Temporary contracts are bad for your cognitive health: Evidence from PIAAC

Antonio Cabrales, Juan Dolado, Ricardo Mora 05 December 2014

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Starting with the seminal work by Saint-Paul (1996), there has been a large literature documenting the negative consequences of dual labour markets in several EU countries.1 Among them, Spain is often cited as the most extreme example, since its labour market is characterised by a large gap between the firing costs of workers with permanent and temporary contracts, and by lax regulation of the use of temporary contracts.

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Topics:  Labour markets

Tags:  dual labour markets, labour market regulation, temporary contracts, health, cognitive health, cognitive skills, on-the-job training, training, human capital, firing costs, employment protection, Employment Protection Legislation

Temporary employment: The trade-off between efficiency and equity

Elke Jahn, Regina T. Riphahn, Claus Schnabel 10 October 2012

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Over the last three decades, the use of flexible forms of employment such as fixed-term and temporary agency work contracts has increased substantially throughout much of Europe. This development has been driven by government efforts to ease restrictions on temporary employment, whereas the regulation of permanent contracts has been left essentially unaltered. The reforms of temporary employment have intended to increase overall employment by lowering dismissal and adjustment costs for flexible jobs and thereby providing firms with new opportunities.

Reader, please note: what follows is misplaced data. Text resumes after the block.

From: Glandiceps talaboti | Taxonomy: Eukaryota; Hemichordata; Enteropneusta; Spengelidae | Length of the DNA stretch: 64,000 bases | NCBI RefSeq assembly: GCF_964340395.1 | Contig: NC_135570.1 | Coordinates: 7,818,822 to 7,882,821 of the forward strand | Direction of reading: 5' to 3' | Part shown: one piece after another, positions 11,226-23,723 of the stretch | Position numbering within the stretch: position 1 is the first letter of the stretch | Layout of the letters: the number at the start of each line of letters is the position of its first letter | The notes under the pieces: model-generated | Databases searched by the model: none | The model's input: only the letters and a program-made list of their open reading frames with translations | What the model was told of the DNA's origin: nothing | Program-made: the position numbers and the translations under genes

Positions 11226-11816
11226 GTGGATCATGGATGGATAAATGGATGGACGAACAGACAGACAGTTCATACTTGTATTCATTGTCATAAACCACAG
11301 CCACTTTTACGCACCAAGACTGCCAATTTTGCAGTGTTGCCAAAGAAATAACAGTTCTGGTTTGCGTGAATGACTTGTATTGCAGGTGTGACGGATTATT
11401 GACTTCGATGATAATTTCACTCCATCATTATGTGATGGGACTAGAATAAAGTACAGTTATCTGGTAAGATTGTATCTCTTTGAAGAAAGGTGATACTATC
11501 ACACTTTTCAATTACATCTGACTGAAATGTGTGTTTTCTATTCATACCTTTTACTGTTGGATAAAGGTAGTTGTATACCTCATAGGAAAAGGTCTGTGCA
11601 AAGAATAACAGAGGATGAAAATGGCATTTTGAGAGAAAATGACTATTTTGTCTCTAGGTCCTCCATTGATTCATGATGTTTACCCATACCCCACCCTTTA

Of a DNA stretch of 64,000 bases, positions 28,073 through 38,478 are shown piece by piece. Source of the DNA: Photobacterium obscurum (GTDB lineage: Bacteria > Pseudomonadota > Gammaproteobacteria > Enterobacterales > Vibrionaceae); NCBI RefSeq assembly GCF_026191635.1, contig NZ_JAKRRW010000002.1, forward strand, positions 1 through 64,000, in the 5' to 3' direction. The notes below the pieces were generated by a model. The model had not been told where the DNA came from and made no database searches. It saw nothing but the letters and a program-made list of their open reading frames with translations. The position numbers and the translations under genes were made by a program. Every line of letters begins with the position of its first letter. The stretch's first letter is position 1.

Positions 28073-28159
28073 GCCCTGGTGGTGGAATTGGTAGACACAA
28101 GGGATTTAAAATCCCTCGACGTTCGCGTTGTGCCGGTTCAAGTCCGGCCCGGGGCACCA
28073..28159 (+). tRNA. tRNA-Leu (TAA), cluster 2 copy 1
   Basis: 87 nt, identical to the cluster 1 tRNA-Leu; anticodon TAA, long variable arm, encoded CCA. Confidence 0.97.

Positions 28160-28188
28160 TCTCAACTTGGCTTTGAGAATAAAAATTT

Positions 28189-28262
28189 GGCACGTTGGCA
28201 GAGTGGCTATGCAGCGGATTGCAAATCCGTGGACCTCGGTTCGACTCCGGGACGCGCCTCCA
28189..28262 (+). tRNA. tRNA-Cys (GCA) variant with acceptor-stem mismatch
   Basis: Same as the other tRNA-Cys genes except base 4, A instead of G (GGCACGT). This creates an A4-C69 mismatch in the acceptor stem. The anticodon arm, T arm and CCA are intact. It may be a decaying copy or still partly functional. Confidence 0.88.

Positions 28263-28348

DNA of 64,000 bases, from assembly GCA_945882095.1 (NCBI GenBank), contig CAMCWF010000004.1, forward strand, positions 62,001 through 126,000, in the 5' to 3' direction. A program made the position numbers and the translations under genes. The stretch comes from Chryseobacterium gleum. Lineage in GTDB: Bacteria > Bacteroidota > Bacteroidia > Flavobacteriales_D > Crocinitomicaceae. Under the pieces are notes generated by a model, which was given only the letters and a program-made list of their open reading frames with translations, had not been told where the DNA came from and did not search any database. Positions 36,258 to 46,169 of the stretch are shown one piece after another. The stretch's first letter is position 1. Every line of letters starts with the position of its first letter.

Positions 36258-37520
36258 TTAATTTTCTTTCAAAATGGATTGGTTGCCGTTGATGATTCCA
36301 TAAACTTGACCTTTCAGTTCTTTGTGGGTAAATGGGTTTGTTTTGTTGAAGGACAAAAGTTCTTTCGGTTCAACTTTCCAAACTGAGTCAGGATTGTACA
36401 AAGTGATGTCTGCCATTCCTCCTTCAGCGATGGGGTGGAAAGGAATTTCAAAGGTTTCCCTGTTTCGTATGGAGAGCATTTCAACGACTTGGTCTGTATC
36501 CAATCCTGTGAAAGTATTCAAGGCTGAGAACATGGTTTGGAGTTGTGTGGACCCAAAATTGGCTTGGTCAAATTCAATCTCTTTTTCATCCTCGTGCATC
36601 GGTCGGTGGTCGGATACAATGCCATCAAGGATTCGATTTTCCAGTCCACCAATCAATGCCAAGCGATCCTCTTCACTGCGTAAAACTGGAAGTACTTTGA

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Topics:  Labour markets

Tags:  unemployment, temporary contracts, equity, efficiency

Assessing the recent labour market agreement in France

Gilles Saint-Paul 01 February 2008

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In my view, the recent agreement between employers and unions on labour market reforms is globally positive. While it is not a step in the direction of a fully flexible labour market (but this is not on the agenda anyway), it exploits existing margins of improvements in order to reduce non-wage labour costs to firms – in particular, the ones they face when deciding to get rid of a worker – while preserving the protection of the workers as they move between jobs. We are moving to a model of labour relations which is not perfect, but is a clear improvement over the present one.

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Topics:  Labour markets

Tags:  France, unemployment, labour market reforms, benefit system, turnover costs, temporary contracts